Similar to the proven fallacious claim that the capabilities of the sovereign render agents unfree, another claim challenging Hobbesian freedom is that Hobbes does not allow for tolerance under the rule of the sovereign. As Ryan says of Hobbes, “[he was] deeply hostile to supposed rights of toleration. It is this that marks him as a non-liberal” (Ryan 1995: 291-311). And on the surface, Hobbes appears to be rather authoritarian in designating absolute judicial power to the sovereign, and dually expressing that the government has the right to censor any information that challenges the sovereign’s legitimacy. In this sense, it appears that subjects are restricted in what they can do—namely to go as far as to publicly question the actions of the sovereign. Pierre Charron, a predecessor of Hobbes, touched upon the potential dilemma for the agent who is conflicted by having to choose between public and private welfare in asserting, “For at this rate his Hand and his Opinion, his Body and his Mind will be frequently put upon contradictions to one another; and there is no avoiding it: because Prudence governs his outward Actions, and private Judgment the Sentiments of his Soul” (Charron 1597: 2.16: 23). But again, Hobbes’ subject is not forced to make this distinction because, as Dana Chabot recognizes, “It is only by attaining the detached standpoint afforded by civil law the ‘common standard of virtues and vices’ provided in a commonwealth that we acquire the competence to judge self-critically, hence to become truly moral agents” (Chabot 1995: 408). Thus, the rational agent—proven rational by consenting to the prospect of a better life—is not going to oppose a rational sovereign, and whether Hobbes is to be perceived as tolerant or intolerant is hardly relevant to an agent’s freedom. In accordance, there is a need for ‘intolerant’ censorship because man, an imperfect creature, can act irrationally, but this is not indicative of restricting freedom because it is merely created to ensure the protection of the moral and rational agents; furthermore, it is assumed that there would never be need for intolerance or censorship because all agents would consent to the sovereign for rational reasons.
So far it has been established that the Hobbesian sovereign will not restrict any freedoms that a rational actor would be unwilling to relinquish, but attention must now be turned to the actual act of consenting to the contract. Hobbes clearly acknowledges that a rational actor would submit to his Leviathan, but prior to living within such a society, it cannot be presumed that the actor is rational, and therefore it cannot be assumed that the actor would submit to the social contract. In fact, in a state of nature dominated by instinctive passions, it can arguably be assumed that the agent would not voluntarily give consent to the sovereign. This creates a massive dilemma for the proposition of Hobbesian freedom, highlighted by Patrick Riley who argues that Hobbes is not adequately accounting for, “a rather stark contrast between a moral and political theory that requires a family of voluntarist concepts as its foundation, and a theory of volition as appetite and aversion which is ill suited to account for the moral importance of consenting, promising, and agreeing” (Riley 1982: 43). Hence, if an irrational agent is to give consent to a sovereign, the agent must be coerced. Hobbes probably foresaw this problem, and that is why he emphasizes that freedom is the absence of solely external impediments and, in contrast, internal impediments do not restrict liberty because, “when the impediment of motion is in the constitution of the thing itself, we use not to say, it wants the liberty, but the power to move” (Hobbes 1962: 262). Unfortunately, his logic does not suffice; for if the agent does voluntarily consent to the contract then he is a rational actor which Hobbes claims is impossible in the state of nature. Hence, the agent would always have to consent involuntarily out of fear. As David van Mill contends, “It is now states of mind (internal properties of the agent) which affect liberty as well as external obstacles, and consequently fear is no longer compatible with freedom. Hobbes must try to conceal this change of position, otherwise the whole idea of contract through fear loses its legitimacy; as he says repeatedly, an involuntary contract is not valid” (van Mill 1995: 450). Hobbes’ model society may be one that is for the betterment of mankind, but his perception of the irrationality of mankind in the state of nature prevents natural man from ever freely consenting to the sovereign. Accordingly, man could not be free under the sovereign, because consent would be established under coerced internal impediments and consequently involuntary pretenses.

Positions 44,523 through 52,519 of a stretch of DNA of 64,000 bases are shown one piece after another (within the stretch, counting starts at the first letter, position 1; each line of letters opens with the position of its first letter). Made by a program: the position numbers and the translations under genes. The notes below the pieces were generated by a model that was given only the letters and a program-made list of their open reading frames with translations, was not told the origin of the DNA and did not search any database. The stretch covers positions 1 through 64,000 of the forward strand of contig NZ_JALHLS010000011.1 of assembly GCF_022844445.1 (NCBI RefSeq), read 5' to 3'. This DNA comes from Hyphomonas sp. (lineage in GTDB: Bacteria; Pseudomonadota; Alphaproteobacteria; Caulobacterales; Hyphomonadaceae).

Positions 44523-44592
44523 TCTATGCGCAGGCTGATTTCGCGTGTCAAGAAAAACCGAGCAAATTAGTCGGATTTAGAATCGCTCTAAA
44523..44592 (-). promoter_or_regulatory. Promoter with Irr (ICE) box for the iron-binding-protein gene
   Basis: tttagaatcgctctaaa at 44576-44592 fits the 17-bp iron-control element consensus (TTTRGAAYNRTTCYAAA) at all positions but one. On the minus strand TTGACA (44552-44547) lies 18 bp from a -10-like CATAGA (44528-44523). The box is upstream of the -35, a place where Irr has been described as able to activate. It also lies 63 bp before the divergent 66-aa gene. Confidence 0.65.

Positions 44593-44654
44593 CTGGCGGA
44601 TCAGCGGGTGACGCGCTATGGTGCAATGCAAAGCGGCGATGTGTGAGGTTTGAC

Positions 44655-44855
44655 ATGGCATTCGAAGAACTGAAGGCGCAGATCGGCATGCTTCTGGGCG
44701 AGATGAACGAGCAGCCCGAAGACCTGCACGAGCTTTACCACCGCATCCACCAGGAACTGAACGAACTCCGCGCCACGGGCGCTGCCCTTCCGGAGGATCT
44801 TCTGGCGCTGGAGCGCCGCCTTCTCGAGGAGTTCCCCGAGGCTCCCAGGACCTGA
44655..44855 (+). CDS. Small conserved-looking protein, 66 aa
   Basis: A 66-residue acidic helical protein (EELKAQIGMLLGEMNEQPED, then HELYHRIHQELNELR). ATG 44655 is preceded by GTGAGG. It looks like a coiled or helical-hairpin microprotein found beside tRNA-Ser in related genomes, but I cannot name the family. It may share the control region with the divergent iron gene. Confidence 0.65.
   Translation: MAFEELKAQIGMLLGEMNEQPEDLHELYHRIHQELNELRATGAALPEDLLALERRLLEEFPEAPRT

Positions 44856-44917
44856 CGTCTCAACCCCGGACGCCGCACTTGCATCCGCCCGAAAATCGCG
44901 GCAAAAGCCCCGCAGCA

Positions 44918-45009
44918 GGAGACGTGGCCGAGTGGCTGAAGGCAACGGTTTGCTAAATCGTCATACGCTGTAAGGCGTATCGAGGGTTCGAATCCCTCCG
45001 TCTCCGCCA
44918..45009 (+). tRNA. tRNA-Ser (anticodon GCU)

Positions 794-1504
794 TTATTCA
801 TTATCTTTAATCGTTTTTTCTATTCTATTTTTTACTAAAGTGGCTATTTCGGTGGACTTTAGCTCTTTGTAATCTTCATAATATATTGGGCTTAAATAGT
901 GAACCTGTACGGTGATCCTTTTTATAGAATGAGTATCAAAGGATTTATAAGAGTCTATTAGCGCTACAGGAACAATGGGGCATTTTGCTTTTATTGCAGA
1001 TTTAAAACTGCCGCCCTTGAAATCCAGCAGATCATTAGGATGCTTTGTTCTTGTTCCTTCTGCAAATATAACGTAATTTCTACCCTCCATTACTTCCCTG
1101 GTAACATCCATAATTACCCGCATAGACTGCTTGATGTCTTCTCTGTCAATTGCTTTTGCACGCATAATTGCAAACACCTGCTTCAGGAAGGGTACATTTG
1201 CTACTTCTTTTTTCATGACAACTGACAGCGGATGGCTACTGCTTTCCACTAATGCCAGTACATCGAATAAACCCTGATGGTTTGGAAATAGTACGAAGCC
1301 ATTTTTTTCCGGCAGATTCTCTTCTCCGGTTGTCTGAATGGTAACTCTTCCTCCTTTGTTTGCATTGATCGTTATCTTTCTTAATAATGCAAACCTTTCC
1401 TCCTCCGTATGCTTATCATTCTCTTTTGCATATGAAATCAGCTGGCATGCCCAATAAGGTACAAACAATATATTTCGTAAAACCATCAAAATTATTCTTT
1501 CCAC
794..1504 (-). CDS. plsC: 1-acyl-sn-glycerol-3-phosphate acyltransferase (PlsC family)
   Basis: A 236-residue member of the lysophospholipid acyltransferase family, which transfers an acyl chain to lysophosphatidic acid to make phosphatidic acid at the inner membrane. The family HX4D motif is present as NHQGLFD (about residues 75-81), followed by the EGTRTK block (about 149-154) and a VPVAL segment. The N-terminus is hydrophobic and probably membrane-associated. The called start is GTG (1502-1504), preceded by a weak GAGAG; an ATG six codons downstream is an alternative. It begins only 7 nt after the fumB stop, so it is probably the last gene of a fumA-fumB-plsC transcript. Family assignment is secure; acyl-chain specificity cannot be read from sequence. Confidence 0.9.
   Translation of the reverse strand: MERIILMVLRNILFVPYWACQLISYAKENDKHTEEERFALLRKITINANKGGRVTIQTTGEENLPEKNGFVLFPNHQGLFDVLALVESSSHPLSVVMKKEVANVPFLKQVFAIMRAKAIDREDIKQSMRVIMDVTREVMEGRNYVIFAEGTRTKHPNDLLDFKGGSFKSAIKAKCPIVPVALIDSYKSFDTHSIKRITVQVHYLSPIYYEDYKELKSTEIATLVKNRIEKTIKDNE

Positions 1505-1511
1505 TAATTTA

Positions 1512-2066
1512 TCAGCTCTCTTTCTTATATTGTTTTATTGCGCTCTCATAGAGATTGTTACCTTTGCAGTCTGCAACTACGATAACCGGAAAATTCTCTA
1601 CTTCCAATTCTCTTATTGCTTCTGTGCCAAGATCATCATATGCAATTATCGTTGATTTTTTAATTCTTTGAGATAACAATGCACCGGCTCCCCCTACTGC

In conclusion, Hobbes provides a commendable framework for living in a society dominated by a just sovereign ruling over loyal, rational agents. In fact, the sovereign effectively removes external impediments from humanity—thus creating a safer and happier society in which agents can pursue their innate and developed goals without jeopardizing self-preservation. The sovereign’s capabilities do not limit freedom, and the sovereign is a benevolent and tolerant ruler if the people give no reason for the sovereign to act otherwise. But, according to Hobbes’ own conceptualization of man in the state of nature, this manufactured society cannot exist because an irrational man—something that all men are in the state of nature according to Hobbes—would never submit to an external entity without being involuntarily coerced. Summarily, Hobbes would need to acknowledge that man will inevitably need to be coerced, thus limiting freedom, but it would be for the better, or he must cede that man can act rationally prior to consenting to the sovereign. Since Hobbes does not appear to make either of said claims, although life under the Leviathan lies much closer to Utopia than the state of nature, the subject cannot claim to freely consent to Hobbes’ state with absolute power, and therefore cannot be deemed free.